Please use this identifier to cite or link to this item: http://hdl.handle.net/2440/79348
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Type: Journal article
Title: Heat waves and climate change: applying the health belief model to identify predictors of risk perception and adaptive behaviours in Adelaide, Australia
Author: ., A.
Bi, P.
Williams, S.
Grant, J.
Walker, I.
Augoustinos, M.
Citation: International Journal of Research and Public Health, 2013; 10(6):2164-2184
Publisher: MDPI
Issue Date: 2013
ISSN: 1661-7827
1660-4601
Statement of
Responsibility: 
Derick A. Akompab, Peng Bi, Susan Williams, Janet Grant, Iain A. Walker and Martha Augoustinos
Abstract: Heat waves are considered a health risk and they are likely to increase in frequency, intensity and duration as a consequence of climate change. The effects of heat waves on human health could be reduced if individuals recognise the risks and adopt healthy behaviours during a heat wave. The purpose of this study was to determine the predictors of risk perception using a heat wave scenario and identify the constructs of the health belief model that could predict adaptive behaviours during a heat wave. A cross-sectional study was conducted during the summer of 2012 among a sample of persons aged between 30 to 69 years in Adelaide. Participants’ perceptions were assessed using the health belief model as a conceptual frame. Their knowledge about heat waves and adaptive behaviours during heat waves was also assessed. Logistic regression analyses were performed to determine the predictors of risk perception to a heat wave scenario and adaptive behaviours during a heat wave. Of the 267 participants, about half (50.9%) had a high risk perception to heat waves while 82.8% had good adaptive behaviours during a heat wave. Multivariate models found that age was a significant predictor of risk perception. In addition, participants who were married (OR = 0.21; 95% CI, 0.07–0.62), who earned a gross annual household income of ≥$60,000 (OR = 0.41; 95% CI, 0.17–0.94) and without a fan (OR = 0.29; 95% CI, 0.11–0.79) were less likely to have a high risk perception to heat waves. Those who were living with others (OR = 2.87; 95% CI, 1.19–6.90) were more likely to have a high risk perception to heat waves. On the other hand, participants with a high perceived benefit (OR = 2.14; 95% CI, 1.00–4.58), a high “cues to action” (OR = 3.71; 95% CI, 1.63–8.43), who had additional training or education after high school (OR = 2.65; 95% CI, 1.25–5.58) and who earned a gross annual household income of ≥$60,000 (OR = 2.66; 95% CI, 1.07–6.56) were more likely to have good adaptive behaviours during a heat wave. The health belief model could be useful to guide the design and implementation of interventions to promote adaptive behaviours during heat waves.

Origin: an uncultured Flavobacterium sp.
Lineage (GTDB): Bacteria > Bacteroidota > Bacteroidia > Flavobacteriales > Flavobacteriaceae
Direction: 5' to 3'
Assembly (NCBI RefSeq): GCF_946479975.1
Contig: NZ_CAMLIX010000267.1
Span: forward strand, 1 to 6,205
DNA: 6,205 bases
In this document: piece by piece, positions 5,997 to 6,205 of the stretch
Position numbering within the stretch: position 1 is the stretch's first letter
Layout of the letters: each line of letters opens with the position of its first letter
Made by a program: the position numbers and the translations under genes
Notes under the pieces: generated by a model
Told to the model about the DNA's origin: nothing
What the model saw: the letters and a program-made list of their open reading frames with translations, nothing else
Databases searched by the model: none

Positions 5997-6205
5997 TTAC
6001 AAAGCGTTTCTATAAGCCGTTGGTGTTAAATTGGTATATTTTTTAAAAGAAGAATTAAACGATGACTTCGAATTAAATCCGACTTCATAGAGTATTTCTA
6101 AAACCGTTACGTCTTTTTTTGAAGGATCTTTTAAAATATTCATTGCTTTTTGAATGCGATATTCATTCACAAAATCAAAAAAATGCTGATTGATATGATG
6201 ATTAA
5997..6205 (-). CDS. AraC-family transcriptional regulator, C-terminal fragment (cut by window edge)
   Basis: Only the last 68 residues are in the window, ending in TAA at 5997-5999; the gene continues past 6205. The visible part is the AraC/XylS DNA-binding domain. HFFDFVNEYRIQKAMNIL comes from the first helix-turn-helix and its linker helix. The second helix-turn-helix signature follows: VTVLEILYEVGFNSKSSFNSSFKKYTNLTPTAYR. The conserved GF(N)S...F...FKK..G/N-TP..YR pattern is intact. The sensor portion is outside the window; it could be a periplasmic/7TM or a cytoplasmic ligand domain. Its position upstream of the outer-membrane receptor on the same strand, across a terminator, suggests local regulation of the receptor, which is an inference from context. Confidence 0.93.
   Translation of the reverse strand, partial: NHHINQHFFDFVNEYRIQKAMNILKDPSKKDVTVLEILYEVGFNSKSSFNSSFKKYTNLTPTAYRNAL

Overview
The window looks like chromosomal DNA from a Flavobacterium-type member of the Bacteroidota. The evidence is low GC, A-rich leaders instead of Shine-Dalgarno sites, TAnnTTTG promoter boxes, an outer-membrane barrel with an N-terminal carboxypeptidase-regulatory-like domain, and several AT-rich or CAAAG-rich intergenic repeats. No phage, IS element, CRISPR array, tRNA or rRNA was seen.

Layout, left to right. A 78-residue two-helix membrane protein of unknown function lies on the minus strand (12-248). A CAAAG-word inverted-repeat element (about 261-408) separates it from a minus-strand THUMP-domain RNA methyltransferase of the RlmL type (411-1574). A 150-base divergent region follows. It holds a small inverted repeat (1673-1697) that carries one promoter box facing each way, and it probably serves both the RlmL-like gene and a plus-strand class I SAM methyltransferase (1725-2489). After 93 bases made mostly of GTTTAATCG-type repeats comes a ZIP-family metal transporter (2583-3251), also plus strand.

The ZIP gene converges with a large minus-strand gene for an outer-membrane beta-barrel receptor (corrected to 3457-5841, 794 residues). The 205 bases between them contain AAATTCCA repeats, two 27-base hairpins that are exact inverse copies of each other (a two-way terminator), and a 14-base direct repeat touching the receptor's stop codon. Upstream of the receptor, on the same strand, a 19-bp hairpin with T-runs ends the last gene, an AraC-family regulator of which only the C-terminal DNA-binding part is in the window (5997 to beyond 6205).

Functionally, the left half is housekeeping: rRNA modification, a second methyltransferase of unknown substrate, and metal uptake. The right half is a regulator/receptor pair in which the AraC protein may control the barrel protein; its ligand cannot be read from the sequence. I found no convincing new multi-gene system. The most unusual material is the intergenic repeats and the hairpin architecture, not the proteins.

Keywords: Climate change; heat waves; health belief model; risk perception; adaptive behaviours; Australia
Rights: © 2013 MDPI AG (Basel, Switzerland)
RMID: 0020130414
DOI: 10.3390/ijerph10062164
Appears in Collections:Public Health publications
Environment Institute publications

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